School and the Single Parent: Why a College Degree Is Achievable
The definition of multitasking depends on the person you’re asking. In the modern workplace, someone may define multitasking as responding to emails while updating social media and scheduling an afternoon meeting.
For single parents – especially those who want to earn a college degree – multitasking has an entirely different meaning, one that may involve any combination of work, housekeeping, making breakfast, lunch, and dinner, playtime, reading before bedtime, and studying.
“When college starts, life doesn’t stop, which makes it especially challenging for a single parent to make time for studying and homework,” said Andrew Torpey, Enrollment Services Manager at Ashford University.
Without the support system that a spouse offers, Torpey added, single parents must rely on internal motivation to stay focused while being pulled in multiple directions.
Being a single parent in school is a challenge, but not an insurmountable obstacle.
Ashford University graduate Shenedria Mills-Randall was 18 months into her BA in Organizational Management program when she learned she was pregnant. While she continued to attend classes during her pregnancy, time management became more difficult after her son was born.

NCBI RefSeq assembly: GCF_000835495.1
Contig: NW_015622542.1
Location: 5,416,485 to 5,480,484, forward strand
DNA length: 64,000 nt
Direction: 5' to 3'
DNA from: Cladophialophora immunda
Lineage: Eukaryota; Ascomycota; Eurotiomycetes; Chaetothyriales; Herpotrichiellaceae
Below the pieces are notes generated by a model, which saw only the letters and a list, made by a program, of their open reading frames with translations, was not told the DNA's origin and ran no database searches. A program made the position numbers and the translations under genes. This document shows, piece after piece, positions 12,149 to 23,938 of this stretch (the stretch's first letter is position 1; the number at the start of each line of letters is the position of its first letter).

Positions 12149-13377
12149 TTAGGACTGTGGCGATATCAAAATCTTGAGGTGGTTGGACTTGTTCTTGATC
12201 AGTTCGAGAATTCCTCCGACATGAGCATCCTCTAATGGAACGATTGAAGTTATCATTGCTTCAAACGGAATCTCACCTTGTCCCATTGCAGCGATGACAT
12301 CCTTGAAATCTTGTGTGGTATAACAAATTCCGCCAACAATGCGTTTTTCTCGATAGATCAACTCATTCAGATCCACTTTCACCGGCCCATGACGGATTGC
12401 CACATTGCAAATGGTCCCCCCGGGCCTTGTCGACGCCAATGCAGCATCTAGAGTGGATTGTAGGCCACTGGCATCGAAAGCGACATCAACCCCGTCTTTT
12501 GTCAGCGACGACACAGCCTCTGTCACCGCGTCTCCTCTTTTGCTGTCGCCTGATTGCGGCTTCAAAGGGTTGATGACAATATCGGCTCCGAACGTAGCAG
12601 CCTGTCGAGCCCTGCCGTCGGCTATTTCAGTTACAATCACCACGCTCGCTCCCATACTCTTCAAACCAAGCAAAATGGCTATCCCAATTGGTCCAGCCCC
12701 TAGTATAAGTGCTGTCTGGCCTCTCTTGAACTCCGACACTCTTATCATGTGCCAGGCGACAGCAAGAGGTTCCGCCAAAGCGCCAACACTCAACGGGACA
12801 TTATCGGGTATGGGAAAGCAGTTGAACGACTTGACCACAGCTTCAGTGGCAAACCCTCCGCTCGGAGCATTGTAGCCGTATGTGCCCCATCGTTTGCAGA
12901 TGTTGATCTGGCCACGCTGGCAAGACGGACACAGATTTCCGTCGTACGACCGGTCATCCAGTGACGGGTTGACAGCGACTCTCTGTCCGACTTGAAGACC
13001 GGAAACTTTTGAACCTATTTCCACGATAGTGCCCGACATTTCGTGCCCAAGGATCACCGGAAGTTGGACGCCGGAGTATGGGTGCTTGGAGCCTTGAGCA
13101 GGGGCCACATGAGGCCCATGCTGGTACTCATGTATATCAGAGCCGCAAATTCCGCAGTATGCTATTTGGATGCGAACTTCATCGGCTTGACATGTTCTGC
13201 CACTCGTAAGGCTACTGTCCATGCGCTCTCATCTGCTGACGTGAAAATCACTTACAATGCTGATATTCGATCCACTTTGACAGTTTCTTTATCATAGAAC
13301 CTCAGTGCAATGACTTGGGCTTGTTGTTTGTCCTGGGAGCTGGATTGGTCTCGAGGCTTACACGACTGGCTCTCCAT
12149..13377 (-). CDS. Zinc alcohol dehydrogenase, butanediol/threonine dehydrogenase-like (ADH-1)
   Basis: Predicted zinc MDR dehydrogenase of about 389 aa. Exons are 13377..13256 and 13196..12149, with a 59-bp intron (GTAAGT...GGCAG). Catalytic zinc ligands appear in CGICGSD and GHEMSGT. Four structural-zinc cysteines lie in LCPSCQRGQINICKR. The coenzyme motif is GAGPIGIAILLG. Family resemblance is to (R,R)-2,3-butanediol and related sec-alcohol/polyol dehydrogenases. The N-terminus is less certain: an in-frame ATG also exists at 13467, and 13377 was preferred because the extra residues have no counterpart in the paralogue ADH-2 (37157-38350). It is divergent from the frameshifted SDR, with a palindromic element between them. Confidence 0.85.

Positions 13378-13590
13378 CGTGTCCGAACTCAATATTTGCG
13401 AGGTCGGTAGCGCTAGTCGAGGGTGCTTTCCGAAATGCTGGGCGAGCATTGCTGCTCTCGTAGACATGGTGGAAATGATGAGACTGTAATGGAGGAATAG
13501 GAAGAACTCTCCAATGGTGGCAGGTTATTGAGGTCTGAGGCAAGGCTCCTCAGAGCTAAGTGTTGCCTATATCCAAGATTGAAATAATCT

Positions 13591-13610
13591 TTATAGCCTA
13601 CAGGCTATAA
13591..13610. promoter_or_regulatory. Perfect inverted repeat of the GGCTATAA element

“There were some times when I had to sacrifice not eating dinner that night or watch television so I could stay up and finish homework, because I knew my son would [only be asleep] for a few hours,” she said. “I dedicated every moment that I could to school; if I had free time at work I would log in and do my discussions.”
The sacrifice was worth it. Upon earning her degree in May 2015, Mills-Randall realized that her achievement could be an inspiration to other single parents hoping to achieve more.
“Many times people view single parents as not being able to do or accomplish as much as others, but I refused to fall into that stigma,” she said. “The greatest feeling and my happiest moment was watching my son cheer for me as I walked across the stage to receive my degree.”
According to Torpey, a single parent can get more out of a college education than just a degree.
“Education is about critical thinking and enlightenment, which are skills that undoubtedly help in raising children,” he said. “It’s good for their kids!”
The Single Grandparent
Janice Kent is proof that not all parenting situations are the same. The military veteran and mother of two sons decided to earn her degree at age 55, while she was raising her 14-year-old granddaughter.
“I really got stressed out trying to manage my time with school assignments and discussions,” she said. “Rearing a teenager can be challenging, especially when they have their own agenda and are not old enough to drive.
“I stayed up late at night to complete assignments and closed myself in on Sunday after church to read, work on my papers, and complete quizzes,” she added.
Kent graduated in May 2015 with a Bachelor’s degree in Supply Chain Management.
“Hard work and staying focused with your eyes on the end results will keep you motivated to complete what you started.”
Written by Jason R. Latham, Content Manager for Bridgepoint Education.